The problem with Second Life is……it’s a waste of time, money and bandwidth!

Posted by Chris Green on Monday November 13 @ 9:48 pm

Over on my IT PRO blog I had a little rant about Second Life earlier today. I felt much better having done it.
The reason for this is simple, I’m fed up with mainstream media outlets and various technology and lifestyle companies over-hyping this pointless plaything as the greatest thing since the creation of television.

Second Life has some limited novelty value, but it has no staying power as it lacks any kind of useful application. This is not to say that one will not appear, but there is no sign of it manifesting itself any time soon. Until then, we seem stuck with having this cumbersome online game space being rammed down our throats.

We have companies such as Sun doing press conferences within Second Life – come on!!!! A Sun press conference is usually as much fun as having your toes wired up to a car battery, and now they are going to make the process of hearing their announcement, which may or may not be newsworthy, even more overblown by requiring people to drag themselves and their business computers into a virtual 3D environment in order to watch a little graphic that allegedly represents a Sun executive act as a mouthpiece for some digitised audio.

Very soon I expect to hear the BBC will make a formal investment in a Second Life presence – it is the only reason I can think of for the insane amount of positive coverage it keeps getting on non-business and non-IT BBC news programmes. Great – another excuse to piss away more licence fee cash on a passing fad rather than invest in something genuinely useful like video on demand and normal internet broadcasting of its channels.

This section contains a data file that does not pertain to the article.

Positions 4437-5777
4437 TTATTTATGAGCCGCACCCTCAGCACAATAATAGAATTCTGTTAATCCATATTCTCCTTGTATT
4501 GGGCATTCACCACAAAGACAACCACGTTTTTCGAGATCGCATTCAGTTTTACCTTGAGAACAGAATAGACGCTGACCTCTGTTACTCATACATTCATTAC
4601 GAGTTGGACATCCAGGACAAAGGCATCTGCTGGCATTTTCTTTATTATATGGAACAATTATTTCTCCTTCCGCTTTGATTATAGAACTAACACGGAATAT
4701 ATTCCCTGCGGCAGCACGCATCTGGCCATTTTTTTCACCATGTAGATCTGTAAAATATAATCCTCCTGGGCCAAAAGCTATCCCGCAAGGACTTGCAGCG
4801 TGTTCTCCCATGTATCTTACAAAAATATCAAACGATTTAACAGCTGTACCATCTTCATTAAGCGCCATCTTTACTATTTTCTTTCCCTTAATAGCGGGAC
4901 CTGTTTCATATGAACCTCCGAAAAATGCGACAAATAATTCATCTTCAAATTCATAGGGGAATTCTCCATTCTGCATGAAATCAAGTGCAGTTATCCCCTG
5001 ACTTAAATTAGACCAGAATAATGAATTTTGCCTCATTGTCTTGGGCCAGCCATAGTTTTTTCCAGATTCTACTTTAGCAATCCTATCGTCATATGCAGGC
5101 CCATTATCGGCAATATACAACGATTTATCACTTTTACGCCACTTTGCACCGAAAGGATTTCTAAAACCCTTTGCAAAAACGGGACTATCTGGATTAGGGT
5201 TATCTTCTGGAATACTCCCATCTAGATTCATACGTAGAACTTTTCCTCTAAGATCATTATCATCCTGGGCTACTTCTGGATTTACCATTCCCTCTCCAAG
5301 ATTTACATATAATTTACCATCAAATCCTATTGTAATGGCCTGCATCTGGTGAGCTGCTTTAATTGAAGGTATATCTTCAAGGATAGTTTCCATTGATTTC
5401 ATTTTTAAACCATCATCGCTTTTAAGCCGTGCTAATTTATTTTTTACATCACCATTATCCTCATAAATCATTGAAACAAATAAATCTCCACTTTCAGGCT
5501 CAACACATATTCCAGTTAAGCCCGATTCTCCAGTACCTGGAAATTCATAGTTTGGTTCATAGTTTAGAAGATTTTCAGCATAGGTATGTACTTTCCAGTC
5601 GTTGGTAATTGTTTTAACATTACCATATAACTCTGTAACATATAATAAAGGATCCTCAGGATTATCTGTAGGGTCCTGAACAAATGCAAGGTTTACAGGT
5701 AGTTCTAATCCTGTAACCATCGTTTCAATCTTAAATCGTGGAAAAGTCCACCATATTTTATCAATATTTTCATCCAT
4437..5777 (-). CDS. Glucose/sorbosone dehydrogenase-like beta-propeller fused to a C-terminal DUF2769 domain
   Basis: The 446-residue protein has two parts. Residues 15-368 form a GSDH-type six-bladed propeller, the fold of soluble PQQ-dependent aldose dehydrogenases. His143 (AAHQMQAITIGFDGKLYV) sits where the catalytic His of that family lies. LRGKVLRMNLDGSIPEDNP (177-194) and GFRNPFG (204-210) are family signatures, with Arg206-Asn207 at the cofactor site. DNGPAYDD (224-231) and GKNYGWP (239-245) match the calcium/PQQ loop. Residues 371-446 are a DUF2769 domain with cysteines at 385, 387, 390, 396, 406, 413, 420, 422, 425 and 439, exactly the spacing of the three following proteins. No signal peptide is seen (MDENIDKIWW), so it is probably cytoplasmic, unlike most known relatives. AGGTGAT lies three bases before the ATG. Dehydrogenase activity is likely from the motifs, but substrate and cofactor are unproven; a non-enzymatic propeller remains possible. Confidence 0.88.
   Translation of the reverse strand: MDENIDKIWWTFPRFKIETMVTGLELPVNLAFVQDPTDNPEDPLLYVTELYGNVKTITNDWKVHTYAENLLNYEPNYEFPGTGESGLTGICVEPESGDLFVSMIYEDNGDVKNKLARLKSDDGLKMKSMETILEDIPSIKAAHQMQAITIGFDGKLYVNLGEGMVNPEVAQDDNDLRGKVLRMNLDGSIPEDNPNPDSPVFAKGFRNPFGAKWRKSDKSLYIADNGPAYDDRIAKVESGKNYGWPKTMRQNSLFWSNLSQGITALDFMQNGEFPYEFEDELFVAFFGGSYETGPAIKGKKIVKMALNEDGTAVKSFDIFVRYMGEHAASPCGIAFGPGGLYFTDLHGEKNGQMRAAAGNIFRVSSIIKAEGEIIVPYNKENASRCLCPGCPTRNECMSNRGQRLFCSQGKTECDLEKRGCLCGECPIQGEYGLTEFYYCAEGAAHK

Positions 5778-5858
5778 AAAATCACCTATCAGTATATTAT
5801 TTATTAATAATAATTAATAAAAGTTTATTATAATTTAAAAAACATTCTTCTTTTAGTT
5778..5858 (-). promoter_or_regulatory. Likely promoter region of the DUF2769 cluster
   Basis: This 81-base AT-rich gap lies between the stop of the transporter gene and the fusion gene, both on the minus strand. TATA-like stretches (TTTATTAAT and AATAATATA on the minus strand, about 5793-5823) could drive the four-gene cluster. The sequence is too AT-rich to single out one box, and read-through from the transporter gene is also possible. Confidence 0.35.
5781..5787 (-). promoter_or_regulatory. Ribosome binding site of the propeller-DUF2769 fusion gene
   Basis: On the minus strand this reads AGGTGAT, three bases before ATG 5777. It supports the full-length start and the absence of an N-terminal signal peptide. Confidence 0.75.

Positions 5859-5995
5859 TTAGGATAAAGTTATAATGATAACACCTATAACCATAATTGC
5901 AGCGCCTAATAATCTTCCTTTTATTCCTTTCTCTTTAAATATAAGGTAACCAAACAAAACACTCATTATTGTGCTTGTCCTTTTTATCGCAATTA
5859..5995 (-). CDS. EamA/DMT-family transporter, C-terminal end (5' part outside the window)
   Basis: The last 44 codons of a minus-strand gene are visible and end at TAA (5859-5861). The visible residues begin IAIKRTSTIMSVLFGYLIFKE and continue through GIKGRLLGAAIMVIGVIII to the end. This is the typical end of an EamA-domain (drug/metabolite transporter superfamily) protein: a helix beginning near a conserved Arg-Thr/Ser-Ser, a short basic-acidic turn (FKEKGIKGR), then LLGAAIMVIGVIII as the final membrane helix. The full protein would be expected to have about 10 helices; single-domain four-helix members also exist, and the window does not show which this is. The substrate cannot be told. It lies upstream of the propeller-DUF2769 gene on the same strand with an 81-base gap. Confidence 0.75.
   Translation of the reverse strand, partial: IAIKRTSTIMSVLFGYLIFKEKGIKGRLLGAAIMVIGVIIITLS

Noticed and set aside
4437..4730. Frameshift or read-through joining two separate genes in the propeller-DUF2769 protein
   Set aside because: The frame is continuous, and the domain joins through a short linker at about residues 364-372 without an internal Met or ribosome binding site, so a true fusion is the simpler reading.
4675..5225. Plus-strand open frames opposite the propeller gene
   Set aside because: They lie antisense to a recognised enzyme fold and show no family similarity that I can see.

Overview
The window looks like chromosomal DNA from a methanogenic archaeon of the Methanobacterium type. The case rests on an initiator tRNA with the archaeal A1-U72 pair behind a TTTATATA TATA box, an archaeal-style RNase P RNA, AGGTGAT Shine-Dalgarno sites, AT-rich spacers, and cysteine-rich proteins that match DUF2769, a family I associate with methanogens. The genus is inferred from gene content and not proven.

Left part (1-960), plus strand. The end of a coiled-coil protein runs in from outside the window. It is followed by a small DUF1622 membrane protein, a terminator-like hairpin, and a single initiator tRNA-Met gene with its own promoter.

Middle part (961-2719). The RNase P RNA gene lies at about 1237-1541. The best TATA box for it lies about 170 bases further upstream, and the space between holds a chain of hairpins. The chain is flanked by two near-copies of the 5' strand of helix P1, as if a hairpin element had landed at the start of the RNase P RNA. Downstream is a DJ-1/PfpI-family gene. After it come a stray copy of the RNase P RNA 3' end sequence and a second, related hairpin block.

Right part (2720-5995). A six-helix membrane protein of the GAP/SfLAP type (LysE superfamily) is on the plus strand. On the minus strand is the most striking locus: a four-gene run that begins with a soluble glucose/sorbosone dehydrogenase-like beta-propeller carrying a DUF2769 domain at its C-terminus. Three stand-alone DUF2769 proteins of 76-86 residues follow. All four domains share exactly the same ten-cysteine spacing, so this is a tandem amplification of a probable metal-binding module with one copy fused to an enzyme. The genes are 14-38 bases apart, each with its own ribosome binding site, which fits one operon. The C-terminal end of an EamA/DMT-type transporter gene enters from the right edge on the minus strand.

In a recent conversation I had with a BBC journalist, they were desperately trying to a story that depicted Second Life as the future of online shopping. When pushed, the journalist in question simply could not explain why Second Life would be a viable environment for online shopping, given it is significantly slower and more combersome than even the worst ecommerce web site. Even more frustrating was that said journalist couldn’t, or rather wouldn’t accept the facts in front of her that the planned piece was a non story and that Second Life has demonstrated nothing to suggest it will be anything other than a passing fad like Wallaby loafers, naming your kids Kylie and/or Jason, and the Atkins diet.

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